In addition to the World Bank Group General Environmental, Health, and Safety (WBG EHS), the IFC Good Practice Note: Environmental, Health, and Safety Guidelines for Telecommunications (2007) will be considered applicable. 

Other relevant guidance includes: 

  • Good Practice Handbook: Use of Security Forces: Assessing and Managing Risks and Impacts (2017) 
  • Good Practice Note: Managing Contractors’ Environmental and Social Performance (2017) 

The following documents were reviewed by MIGA:  

  • Cartography elaboration procedures (2023) 
  • Monitoring and measurement procedures (2023) 
  • Code of Ethics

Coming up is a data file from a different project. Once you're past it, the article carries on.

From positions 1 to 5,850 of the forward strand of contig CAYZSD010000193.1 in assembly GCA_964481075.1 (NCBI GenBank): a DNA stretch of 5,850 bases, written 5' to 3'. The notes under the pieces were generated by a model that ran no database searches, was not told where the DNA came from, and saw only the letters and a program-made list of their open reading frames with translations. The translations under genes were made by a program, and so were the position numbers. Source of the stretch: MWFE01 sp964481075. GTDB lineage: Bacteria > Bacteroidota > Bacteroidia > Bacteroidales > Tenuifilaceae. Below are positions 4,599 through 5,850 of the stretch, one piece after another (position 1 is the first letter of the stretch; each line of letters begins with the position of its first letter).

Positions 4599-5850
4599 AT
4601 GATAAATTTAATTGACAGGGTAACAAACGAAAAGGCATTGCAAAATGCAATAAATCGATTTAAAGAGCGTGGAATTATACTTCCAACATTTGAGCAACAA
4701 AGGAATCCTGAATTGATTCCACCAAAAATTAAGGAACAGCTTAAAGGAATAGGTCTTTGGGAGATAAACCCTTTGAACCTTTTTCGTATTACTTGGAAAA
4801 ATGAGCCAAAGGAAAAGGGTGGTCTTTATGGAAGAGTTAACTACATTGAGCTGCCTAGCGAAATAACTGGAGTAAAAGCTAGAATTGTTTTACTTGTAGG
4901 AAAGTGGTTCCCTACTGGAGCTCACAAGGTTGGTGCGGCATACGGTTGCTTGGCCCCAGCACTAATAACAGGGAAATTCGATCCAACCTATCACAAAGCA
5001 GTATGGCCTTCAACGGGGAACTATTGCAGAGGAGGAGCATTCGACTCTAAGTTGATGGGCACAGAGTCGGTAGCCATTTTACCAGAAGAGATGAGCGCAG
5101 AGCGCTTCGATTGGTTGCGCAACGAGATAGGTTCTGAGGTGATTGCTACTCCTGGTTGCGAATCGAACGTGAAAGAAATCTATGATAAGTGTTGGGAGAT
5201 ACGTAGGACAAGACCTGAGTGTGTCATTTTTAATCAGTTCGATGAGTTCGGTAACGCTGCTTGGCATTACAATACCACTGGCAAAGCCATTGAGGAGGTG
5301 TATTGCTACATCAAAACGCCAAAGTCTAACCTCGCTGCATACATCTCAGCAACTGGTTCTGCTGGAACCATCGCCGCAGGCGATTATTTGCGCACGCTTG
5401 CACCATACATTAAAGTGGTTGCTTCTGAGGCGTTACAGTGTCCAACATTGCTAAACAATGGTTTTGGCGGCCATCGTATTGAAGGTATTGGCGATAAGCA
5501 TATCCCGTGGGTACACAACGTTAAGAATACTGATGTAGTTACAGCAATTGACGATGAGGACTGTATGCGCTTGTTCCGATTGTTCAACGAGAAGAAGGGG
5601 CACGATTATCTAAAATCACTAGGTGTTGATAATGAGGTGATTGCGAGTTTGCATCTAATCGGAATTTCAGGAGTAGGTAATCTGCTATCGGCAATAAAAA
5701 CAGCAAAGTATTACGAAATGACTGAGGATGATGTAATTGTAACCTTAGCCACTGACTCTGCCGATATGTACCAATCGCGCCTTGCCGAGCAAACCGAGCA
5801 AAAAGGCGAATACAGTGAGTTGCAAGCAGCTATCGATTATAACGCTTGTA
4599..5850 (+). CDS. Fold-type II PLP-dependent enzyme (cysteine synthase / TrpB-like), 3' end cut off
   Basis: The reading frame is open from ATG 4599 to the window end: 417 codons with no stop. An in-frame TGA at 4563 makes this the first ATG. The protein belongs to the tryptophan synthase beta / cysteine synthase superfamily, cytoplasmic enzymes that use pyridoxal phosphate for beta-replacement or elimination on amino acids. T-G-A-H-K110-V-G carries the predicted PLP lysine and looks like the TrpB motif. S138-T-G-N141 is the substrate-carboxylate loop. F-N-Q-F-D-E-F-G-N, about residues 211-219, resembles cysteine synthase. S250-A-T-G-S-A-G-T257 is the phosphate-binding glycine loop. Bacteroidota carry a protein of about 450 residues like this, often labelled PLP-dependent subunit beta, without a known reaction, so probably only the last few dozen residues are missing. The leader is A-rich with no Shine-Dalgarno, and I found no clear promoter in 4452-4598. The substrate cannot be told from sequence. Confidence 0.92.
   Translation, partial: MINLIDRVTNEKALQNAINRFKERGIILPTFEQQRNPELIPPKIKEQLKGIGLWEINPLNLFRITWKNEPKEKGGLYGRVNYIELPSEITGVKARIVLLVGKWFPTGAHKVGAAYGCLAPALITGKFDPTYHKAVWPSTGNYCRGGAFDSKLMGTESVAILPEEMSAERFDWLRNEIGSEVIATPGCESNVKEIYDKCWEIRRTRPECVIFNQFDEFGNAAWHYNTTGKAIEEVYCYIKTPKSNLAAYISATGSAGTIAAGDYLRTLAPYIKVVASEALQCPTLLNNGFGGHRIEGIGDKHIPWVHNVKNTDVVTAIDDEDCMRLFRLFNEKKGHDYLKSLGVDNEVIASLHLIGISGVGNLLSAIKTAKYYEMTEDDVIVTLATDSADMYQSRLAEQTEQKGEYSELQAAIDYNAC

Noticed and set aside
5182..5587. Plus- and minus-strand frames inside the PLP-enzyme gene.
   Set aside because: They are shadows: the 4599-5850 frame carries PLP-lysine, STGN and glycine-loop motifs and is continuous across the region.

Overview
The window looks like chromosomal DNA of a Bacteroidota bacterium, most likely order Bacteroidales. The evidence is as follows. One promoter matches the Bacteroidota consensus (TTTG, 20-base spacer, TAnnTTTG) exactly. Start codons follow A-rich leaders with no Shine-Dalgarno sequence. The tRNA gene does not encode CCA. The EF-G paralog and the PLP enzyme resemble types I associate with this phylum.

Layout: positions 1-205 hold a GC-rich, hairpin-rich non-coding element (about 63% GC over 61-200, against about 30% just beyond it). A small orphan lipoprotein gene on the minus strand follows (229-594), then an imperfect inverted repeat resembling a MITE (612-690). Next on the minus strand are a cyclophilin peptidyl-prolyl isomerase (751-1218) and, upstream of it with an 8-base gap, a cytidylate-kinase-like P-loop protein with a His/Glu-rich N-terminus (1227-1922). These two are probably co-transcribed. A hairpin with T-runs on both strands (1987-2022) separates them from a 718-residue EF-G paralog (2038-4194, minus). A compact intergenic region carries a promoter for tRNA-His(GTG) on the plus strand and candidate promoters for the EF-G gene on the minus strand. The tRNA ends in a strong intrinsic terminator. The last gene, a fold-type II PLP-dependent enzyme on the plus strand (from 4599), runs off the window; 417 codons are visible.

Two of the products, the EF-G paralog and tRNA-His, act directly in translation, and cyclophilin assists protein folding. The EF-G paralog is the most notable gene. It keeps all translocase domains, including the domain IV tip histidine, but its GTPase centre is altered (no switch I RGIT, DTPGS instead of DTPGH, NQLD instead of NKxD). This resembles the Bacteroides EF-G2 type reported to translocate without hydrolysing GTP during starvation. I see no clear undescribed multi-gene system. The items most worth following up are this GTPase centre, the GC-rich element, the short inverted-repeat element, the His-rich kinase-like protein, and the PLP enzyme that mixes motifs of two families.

• Activity Report CSR (2022) 
  • Earth Systems: Analysis of Environmental & Social Gaps and Environmental and Social Action Plan (2021)  

In addition to reviewing the above documents, MIGA conducted a site visit to Orange Guinea Bissau’s Head Office and site locations in April 2023. During the site visit, MIGA held multiple meetings with key E&S staff and management, and regulatory authorities. In addition, MIGA met with contractors, security contractors and community members and landowners.  

MIGA’s due diligence review considered the E&S management planning process and documentation for the Project and identified gaps (if any) between these and MIGA’s requirements. Where necessary, corrective measures, intended to close these gaps within a reasonable time period, are summarized in the paragraphs that follow and in the Environmental and Social Action Plan (ESAP) attached to this ESRS.  Through the implementation of these measures, the Project is expected to be designed and operated in accordance with the Performance Standards.